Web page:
All you need is some equipment and a way to arrive at your client‘s homes, and you can start earning right away. Even if you don’t have the capital to purchase equipment, you can always rent it—or simply use the tools you have at home.
Generally, launching and running any business requires a few years of experience, but not lawn care. Therefore, you can hire people who don’t have formal education or training. Nearly everything can be learned on the job, which again saves recruitment or training costs.
What’s more, working with a client in the lawn care niche will nearly always translate to more business.
For instance, after being mowed, a lawn will need periodical fertilizer and weed and bug treatments. If you do a satisfactory job on the first go and manage to impress your client, there are high chances they’ll hire you again for lawn maintenance.
The Difficult Parts of Starting a Lawn Care Business
The hardest part of launching a lawn care business is beating the competition.
You may already have several lawn care businesses in your area, with most of them already having set clients. If you want to establish a loyal clientele in these circumstances, you’ll have to offer discounted prices—something that may hurt your finances.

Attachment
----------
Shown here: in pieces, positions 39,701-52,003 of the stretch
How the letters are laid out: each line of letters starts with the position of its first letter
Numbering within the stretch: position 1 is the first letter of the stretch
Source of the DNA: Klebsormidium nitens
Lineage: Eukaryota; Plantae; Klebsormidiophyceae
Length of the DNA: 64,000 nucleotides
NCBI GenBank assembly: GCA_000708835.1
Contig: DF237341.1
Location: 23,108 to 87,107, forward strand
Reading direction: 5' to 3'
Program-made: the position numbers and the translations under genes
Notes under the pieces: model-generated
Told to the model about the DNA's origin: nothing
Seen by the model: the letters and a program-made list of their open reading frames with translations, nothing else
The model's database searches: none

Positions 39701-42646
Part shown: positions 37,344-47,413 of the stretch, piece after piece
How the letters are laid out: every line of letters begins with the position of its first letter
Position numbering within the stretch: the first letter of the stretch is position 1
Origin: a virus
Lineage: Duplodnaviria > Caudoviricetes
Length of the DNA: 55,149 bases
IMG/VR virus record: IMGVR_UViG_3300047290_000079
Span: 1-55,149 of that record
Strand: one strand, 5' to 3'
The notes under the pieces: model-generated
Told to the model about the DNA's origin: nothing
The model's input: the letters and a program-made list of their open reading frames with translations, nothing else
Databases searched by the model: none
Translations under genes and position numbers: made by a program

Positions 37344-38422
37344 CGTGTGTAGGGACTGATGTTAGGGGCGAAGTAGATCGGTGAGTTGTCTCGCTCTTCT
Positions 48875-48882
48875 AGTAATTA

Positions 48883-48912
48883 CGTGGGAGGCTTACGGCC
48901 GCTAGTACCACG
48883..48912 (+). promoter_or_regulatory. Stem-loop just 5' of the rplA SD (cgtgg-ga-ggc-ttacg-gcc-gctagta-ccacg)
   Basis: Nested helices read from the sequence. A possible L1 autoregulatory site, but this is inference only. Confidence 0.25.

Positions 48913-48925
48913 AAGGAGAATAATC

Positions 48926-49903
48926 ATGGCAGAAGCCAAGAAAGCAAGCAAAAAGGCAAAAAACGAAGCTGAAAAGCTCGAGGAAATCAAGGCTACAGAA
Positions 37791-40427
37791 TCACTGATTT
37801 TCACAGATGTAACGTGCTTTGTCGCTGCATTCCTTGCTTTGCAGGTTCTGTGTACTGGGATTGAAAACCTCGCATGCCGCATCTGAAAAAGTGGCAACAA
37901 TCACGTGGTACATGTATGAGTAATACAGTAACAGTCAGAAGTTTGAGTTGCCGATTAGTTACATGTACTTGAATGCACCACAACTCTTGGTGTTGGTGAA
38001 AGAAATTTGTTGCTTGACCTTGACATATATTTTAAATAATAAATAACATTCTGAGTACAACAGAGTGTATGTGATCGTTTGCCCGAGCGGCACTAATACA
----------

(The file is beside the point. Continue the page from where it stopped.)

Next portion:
The other problem is finding genuinely skilled workers.
You may be a one-person show right now, but once you start scaling, you’ll need reliable members on your team. Unfortunately, 35% of landscape and outdoor specialty firms cited difficulty in hiring new staff and/or being understaffed as one of the main challenges in the lawn care niche.
Nevertheless, all the effort and time you put in running your business and looking for skilled employees will pay off in the long run—provided you remain dedicated and know the right way to proceed.
Step 1: Chalk Out Your Business Plan
Having a well-thought-out and detailed plan can work wonders for your lawn care business. In this stage, you’ll find yourself asking critical questions when drafting your business plan, such as: